There's an old story in value investing circles that goes something like this ...

A Midwest billionaire claims he can earn 50% profits year after year, investing ordinary common stocks. Of course, there's always a condition.

And maybe it's just that -- a story. After all, it's a tall order, and it's been hotly debated for years. So, did this guy really make that claim? And if he did, what was his one condition?

Enter a flock of Jayhawks
While we bickered over who said what and when, a class of business students actually did something about it. They traveled from Lawrence, Kansas to Omaha, Nebraska and set up a meeting.

And they asked him: Did he ever really make that "50% per year" guarantee? And more important, would he stand by it? He didn't just confirm it -- he went further.

You'll be surprised how he would do it
To earn that 50% per year -- essentially doubling your money every 20.5 months -- this fellow wouldn't buy the blue-chip consumer giants that made him one of the world's richest men ... or even his own $115 billion company.

He'd buy obscure companies with names you've probably never heard. How do I know? He told us. Remember that one condition?

Well, this guy would promise us 50% per year ... only if we had less than $1 million to invest. That's because he would be loading up on undiscovered, thinly traded small companies -- the one spot in the market where individual investors like us have an advantage over the pros.

Why Warren Buffett wishes he were you
You knew it was Buffett, didn't you? Well, can you guess why he wishes he were you? Because he has too much money. I know, that sounds nuts. After all, the big money has all the advantages, right? Wrong.

For one thing, even after an absolutely brutal 18 months, pros like Buffett still have way more than $1 million to invest, so they can't mess with great small companies -- at least not without risking running up the price or buying a controlling stake in the firm.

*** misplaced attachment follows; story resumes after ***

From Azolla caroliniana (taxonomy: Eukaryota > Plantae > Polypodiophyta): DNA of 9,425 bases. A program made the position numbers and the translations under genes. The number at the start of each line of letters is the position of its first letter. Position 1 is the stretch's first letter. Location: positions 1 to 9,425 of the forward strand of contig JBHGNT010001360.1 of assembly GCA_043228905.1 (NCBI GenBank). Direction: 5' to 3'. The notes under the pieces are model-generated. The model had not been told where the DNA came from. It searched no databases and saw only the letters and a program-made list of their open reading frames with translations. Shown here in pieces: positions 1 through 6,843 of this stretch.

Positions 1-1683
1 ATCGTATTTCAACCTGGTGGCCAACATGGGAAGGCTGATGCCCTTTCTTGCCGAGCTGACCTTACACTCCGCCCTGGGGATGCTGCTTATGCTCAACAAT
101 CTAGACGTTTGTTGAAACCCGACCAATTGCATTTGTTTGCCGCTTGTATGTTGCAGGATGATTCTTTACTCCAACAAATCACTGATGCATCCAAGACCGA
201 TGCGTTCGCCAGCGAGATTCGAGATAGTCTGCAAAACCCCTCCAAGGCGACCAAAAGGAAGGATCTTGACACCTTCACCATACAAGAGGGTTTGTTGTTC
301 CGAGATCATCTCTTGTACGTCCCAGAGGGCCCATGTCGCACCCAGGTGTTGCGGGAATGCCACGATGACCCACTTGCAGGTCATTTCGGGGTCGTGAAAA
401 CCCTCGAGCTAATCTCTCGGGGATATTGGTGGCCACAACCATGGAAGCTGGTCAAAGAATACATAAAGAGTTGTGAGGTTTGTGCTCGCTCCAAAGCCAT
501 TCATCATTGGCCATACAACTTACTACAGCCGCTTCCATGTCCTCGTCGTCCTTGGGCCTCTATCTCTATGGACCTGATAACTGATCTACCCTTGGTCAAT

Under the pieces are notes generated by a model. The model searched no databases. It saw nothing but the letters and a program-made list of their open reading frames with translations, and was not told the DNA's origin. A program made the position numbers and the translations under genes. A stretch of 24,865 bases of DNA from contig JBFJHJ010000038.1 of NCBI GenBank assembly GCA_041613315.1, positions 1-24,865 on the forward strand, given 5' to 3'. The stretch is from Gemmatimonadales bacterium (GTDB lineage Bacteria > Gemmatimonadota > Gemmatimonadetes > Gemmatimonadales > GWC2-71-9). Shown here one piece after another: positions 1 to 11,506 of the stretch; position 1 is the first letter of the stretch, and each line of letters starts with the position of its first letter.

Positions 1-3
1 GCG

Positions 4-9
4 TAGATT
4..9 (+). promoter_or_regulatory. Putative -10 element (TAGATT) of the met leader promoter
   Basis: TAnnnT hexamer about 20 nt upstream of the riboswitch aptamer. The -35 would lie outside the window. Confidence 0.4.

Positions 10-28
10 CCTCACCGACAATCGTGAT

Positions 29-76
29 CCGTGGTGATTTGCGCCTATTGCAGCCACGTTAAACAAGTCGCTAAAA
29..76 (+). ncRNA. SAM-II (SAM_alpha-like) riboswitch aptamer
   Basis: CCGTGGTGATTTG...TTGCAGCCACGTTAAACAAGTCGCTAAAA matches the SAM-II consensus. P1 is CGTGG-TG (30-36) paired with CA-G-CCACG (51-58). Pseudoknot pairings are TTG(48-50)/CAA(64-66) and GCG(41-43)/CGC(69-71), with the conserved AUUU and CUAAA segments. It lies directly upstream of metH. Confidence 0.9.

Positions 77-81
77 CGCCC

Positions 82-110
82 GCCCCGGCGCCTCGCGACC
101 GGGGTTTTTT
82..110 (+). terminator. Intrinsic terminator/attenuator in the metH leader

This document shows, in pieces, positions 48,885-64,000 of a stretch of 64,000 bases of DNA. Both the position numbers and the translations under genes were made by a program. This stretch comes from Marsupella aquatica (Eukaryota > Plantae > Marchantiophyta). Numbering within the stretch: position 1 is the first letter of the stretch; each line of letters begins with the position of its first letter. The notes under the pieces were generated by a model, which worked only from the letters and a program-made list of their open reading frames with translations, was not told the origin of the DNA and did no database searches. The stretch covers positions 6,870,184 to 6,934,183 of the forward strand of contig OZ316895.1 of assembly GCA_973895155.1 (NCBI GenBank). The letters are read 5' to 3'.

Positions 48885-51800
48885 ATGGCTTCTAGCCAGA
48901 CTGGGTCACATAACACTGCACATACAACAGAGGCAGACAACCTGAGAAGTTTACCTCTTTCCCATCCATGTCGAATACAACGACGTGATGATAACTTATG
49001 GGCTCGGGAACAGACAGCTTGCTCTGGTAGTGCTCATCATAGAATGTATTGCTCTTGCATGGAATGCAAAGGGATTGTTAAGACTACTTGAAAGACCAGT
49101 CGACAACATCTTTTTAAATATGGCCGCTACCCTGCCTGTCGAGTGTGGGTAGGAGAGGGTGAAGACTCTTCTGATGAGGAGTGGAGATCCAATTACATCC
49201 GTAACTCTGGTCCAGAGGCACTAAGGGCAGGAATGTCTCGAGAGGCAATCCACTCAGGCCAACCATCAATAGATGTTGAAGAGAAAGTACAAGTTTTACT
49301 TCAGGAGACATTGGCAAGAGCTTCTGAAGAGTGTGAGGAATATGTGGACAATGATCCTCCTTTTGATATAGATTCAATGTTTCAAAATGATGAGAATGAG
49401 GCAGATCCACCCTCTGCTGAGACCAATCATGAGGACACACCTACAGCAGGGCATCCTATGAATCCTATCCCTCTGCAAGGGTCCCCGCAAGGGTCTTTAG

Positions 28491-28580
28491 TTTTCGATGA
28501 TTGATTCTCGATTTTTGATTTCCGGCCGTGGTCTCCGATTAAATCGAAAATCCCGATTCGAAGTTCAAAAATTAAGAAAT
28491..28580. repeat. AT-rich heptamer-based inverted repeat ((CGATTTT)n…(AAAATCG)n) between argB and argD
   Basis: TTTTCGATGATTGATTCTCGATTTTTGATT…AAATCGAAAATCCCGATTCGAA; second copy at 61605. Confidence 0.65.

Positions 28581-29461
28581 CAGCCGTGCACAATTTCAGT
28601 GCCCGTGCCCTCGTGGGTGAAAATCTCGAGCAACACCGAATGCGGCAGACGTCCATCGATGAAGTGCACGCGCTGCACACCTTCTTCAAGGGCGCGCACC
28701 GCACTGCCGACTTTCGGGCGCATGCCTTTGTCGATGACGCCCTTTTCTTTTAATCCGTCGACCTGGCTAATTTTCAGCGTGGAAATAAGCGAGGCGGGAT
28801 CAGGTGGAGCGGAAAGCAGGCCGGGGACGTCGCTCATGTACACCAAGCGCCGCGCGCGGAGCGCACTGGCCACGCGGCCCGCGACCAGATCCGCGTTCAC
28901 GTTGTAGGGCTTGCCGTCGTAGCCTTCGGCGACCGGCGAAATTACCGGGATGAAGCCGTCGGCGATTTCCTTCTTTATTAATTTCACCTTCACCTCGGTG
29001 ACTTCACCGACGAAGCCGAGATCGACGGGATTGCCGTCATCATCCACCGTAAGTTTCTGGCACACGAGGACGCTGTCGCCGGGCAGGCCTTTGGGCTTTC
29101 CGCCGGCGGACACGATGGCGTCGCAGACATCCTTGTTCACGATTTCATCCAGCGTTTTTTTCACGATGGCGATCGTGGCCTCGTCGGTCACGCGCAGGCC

That's one reason why you see so much trading volume in the usual suspects. Take a look at these names among the most widely owned and heavily traded NYSE stocks.


Market Capitalization

Average Volume

Nokia (NYSE:NOK)

$34 billion

21 million

Pfizer (NYSE:PFE)

$80 billion

59 million

ExxonMobil (NYSE:XOM)

$321 billion

43 million

Sprint (NYSE:S)

$9 billion

44 million

Alcoa (NYSE:AA)

$4 billion

27 million

And over on the Nasdaq? How about Comcast (NASDAQ:CMCSA) and News Corp. (NASDAQ:NWS), each still over $10 billion and trading in the tens of millions a day. On Wall Street, they call this liquidity -- a polite way of saying "the usual suspects buying and selling the same old stocks to each other."

So, if you've got half a billion to put to work this afternoon, you'd better buy something big and forget about the next big thing. But don't expect to be dazzled; even after getting crushed in 2008, those usual suspects don't have many doubles left in the tank -- much less one every 20 months or so.

Wait a minute! Aren't small companies risky?
Yes and no. Ibbotson Associates tracks stock returns by "style" and market cap. You could have invested $1,000 in Ibbotson's large-cap universe back in 1927. Over the course of 80 or so years, it would have grown to about $2 million. Not bad.

If you'd bought small-cap value stocks instead, you'd have more like $30 million. Of course, the word "value" here is key. In fact, combining the potential of small caps with old-school value is the missing link between big profit potential and Warren Buffett's grind-it-out success.

My old friend and Motley Fool co-founder Tom Gardner hammered this into my head when I worked with him on his Motley Fool Hidden Gems newsletter service. I know firsthand how dramatic the returns can be when you focus on unloved, obscure, and (most important) underpriced small companies.

"Be greedy when others are fearful"
That's something else I learned from Buffett. As painful as it is right now (and I do feel your pain), I think this is a unique buying opportunity for opportunistic small-cap investors. But you're right to be prudent, and you have to pick your spots. Here's a solution.

Try Hidden Gems for free right now and get the top five picks the analyst team thinks are best positioned to make you money right now. I have a hunch these guys can help make you money. I guarantee they'll make you a better investor. If you have less than $1 million to invest, that is.

Best of all, there's no risk for you. If you're not absolutely convinced at any point during the first 30 days, I'll make sure you're not charged a dime. This way you can decide when the market has turned and it's time to move. Even Buffett would be proud. To learn more about this free trial offer, click here.

This article was originally published on Feb. 10, 2006. It has been updated.

Paul Elliott doesn't own any stocks mentioned. Nokia, Pfizer, and Sprint are Inside Value recommendations. Pfizer is also an Income Investor selection. You can view the entire scorecard with your free trial. The Fool owns shares of Pfizer and has a disclosure policy.